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The space in the corners was filled with French knots in the same thread.

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Ready to make up now, but it’s been put to one side by two new projects. Firstly, turning this Country Living freebie notebook into a holiday journal:

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And secondly, winning this sad and sorry box from eBay.

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As you can see, it’s lost a fair amount of veneer and someone has had a cunning plan to encrust the spaces with odds and ends – an old watch face, a couple of broken earrings, a Renault emblem and other esoteric fragments. It must have once been beautiful. What’s left of the flame mahogany veneer is stunning – or could be, with polish and tlc.

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I couldn’t resist and it was mine for a little over a fiver, including P&P. Off have come the oddments.

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And I’ve made a template for the missing piece of veneer on the lid with some pelmet vilene.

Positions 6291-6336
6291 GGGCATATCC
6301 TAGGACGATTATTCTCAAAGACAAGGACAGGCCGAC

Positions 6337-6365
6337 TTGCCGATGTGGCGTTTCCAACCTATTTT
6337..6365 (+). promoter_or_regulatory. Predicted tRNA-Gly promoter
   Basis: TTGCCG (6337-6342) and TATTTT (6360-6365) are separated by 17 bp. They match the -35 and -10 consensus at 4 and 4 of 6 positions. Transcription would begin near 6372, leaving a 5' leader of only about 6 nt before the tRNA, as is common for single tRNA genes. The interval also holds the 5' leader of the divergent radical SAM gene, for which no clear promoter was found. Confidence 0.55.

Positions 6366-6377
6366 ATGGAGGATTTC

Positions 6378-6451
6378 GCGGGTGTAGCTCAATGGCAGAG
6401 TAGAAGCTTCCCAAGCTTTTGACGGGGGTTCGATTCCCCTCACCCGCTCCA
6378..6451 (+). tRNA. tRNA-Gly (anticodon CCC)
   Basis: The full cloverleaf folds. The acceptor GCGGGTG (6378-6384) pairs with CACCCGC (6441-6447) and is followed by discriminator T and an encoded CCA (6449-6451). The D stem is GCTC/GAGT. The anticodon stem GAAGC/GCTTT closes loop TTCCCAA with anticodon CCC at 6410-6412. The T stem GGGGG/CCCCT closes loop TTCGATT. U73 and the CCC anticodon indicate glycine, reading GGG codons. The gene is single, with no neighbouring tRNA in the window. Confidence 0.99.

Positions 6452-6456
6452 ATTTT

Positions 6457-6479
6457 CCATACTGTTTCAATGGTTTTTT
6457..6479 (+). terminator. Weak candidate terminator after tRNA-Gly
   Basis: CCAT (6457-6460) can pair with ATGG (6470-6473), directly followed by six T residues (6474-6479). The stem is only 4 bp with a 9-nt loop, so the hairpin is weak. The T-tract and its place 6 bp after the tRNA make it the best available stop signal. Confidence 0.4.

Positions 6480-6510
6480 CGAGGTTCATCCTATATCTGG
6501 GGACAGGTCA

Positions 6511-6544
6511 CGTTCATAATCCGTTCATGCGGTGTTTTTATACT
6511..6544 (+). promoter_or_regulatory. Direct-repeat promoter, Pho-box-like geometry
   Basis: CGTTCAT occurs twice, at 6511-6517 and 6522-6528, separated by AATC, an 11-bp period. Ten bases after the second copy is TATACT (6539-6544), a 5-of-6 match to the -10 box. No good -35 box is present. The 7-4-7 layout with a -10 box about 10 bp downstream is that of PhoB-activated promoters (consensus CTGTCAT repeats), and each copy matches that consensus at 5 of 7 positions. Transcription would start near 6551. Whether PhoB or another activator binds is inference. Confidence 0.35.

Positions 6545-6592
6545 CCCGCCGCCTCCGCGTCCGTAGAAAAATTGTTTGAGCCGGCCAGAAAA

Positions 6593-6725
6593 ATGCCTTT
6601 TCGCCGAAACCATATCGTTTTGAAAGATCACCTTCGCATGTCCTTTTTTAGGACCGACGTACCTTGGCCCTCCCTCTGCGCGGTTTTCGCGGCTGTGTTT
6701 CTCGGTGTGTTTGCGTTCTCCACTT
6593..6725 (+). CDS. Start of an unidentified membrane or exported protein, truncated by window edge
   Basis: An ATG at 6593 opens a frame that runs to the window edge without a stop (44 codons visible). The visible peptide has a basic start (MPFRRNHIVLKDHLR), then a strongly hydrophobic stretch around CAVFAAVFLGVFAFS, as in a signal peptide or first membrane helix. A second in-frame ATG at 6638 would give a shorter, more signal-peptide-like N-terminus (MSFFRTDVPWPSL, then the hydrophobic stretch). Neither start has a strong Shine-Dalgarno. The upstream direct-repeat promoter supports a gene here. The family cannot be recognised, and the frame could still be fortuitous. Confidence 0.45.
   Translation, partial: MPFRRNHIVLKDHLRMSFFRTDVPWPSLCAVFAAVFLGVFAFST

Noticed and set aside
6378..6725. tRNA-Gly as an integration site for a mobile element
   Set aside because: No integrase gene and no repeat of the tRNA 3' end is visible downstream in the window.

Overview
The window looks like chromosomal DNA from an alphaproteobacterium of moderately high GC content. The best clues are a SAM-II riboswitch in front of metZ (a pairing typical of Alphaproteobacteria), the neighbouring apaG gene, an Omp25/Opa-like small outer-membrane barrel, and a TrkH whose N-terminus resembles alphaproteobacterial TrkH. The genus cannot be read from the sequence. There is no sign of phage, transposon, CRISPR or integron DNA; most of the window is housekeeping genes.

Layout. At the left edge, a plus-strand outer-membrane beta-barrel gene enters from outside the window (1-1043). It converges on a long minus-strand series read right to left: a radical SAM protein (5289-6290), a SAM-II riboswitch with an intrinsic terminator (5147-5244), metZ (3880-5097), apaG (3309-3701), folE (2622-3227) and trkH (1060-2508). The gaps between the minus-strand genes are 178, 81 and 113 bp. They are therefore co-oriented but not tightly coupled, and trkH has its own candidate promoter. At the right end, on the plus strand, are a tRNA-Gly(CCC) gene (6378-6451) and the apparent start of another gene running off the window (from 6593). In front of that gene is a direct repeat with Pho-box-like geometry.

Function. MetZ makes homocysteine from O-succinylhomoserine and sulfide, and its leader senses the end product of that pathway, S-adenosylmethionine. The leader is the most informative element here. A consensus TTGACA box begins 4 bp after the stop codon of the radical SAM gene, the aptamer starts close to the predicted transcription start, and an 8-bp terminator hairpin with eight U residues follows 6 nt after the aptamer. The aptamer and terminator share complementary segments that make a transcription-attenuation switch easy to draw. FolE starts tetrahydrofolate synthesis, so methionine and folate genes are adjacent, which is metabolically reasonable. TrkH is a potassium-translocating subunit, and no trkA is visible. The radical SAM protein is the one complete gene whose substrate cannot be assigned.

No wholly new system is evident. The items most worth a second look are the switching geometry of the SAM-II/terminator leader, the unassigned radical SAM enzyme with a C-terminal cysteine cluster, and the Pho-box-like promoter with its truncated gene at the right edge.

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I’m going to make it beautiful again.

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This was the project at our last Embroiderers’ Guild meeting before our summer break and it was exactly what I needed after a very hectic last week of work. Nothing like sitting quietly with the calming regularity of canvas stitches to restore your soul a little. At the end of the day I had managed to stitch most of the ‘hard landscaping’ of the paths in cushion stitch and ‘planted’ two and a half beds.

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Two in rice stitch…

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…and the half in eyelet stitch.

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I was enjoying myself so much I took it along to our theatre club panto script reading that evening to stitch the rest of the paths and do some more ‘planting’.

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It’s been the perfect project with which to unwind into the holidays.